Falls - Falls were second only to motor vehicle traffic accidents among the leading causes of accidental death the leading cause of hospitalization for treatment of accidental injuries. Take the following steps to lower your risks of becoming a statistic.

Floors. Remove all loose wires, cords, and throw rugs. Minimize clutter. Make sure rugs are anchored and smooth. Keep furniture in its accustomed place.

Bathrooms. Install grab bars and non-skid tape in the tub or shower.

Lighting. Make sure halls, stairways, and entrances are well lit. Install a night light in your bathroom. Turn lights on if you get up in the middle of the night.

Kitchen. Install non-skid rubber mats near sink and stove. Clean spills immediately.

Stairs. Make sure treads, rails, and rugs are secure.

Other precautions. Wear sturdy, rubber-soled shoes. Keep your intake of alcoholic beverages to a minimum. Ask your doctor whether any of your medications might cause you to fall.

Drowning - No matter what your age or your swimming skills, you can be made safer near and in the water. Learning to swim is vital, of course, but you must know how to prevent the risk of drowning even before you and especially your children know how to swim. Seventy-five percent of the submersion victims studied by CPSC were between 1 and 3 years old; 65 percent of this group were boys. Toddlers, in particular, often do something unexpected because their capabilities change daily.

At the time of the incidents, most victims were being supervised by one or both parents. Forty-six percent of the victims were last seen in the house; 23 percent were last seen in the yard or on the porch or patio; and 31 percent were in or around the pool before the accident. In all, 69 percent of the children were not expected to be at or in the pool, yet they were found in the water.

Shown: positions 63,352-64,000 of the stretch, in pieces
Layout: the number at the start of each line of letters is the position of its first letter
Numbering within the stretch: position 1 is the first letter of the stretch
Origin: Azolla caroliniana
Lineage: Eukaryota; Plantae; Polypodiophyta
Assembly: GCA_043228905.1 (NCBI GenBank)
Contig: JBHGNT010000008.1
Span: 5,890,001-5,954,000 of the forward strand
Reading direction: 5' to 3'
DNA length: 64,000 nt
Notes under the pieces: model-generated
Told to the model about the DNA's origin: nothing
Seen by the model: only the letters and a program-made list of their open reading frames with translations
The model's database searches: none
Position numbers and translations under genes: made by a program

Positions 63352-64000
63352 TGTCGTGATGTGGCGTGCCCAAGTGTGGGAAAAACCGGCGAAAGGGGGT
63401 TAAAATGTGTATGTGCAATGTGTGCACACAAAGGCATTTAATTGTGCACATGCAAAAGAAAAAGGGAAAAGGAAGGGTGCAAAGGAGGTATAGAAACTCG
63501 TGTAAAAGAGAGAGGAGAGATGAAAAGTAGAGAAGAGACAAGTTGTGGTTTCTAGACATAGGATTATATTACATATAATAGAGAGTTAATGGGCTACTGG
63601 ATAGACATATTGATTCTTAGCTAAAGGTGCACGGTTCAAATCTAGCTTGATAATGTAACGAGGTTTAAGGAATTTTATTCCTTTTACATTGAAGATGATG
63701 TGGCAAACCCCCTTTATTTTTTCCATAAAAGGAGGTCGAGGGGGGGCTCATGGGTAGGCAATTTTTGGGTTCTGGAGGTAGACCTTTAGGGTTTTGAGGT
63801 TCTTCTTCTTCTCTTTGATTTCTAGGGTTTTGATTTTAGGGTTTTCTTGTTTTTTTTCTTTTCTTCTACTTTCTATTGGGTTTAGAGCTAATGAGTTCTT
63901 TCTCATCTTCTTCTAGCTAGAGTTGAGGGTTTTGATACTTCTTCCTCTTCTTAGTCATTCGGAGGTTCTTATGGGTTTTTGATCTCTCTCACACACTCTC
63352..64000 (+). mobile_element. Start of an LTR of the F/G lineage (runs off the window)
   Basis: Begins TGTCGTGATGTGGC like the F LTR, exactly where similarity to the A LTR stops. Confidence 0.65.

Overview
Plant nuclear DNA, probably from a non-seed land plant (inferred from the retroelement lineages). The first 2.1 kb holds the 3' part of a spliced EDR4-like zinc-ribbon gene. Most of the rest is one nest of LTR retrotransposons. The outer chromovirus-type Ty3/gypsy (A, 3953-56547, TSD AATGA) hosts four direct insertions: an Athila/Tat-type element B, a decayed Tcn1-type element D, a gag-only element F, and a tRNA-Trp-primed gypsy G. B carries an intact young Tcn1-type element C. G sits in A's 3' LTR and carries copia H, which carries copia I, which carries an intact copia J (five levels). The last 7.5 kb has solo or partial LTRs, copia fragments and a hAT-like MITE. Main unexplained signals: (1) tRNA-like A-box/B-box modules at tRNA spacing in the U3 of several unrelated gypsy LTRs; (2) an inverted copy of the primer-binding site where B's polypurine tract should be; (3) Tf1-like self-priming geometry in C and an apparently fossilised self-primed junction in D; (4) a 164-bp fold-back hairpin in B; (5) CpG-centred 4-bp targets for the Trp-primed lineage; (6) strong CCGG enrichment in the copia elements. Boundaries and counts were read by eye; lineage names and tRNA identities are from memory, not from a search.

Submersion incidents involving children usually happen in familiar surroundings. Sixty-five percent of the incidents happened in a pool owned by the child's family and 33 percent of the incidents happened in a pool owned by friends or relatives.

Pool submersions involving children happen quickly. A child can drown in the time it takes to answer a phone. Seventy-seven percent of the victims had been missing from sight for 5 minutes or less.

Survival depends on rescuing the child quickly and restarting the breathing process, even while the child is still in the water. Seconds count in preventing death or brain damage.

Child drowning is a silent death. There's no splashing to alert anyone that the child is in trouble.

Burns, Scalds -   Each year in the United States, 1.1 million burn injuries require medical attention (American Burn Association, 2002). Over 80% of children who were injured in the home are under four years old. Scalding is the most common injury, often involving coffee and tea spills. Adolescent patients sustain more burn injuries during the months corresponding with school vacations, which may be associated with decreased adult supervision and recreational activities that take place during leisure time.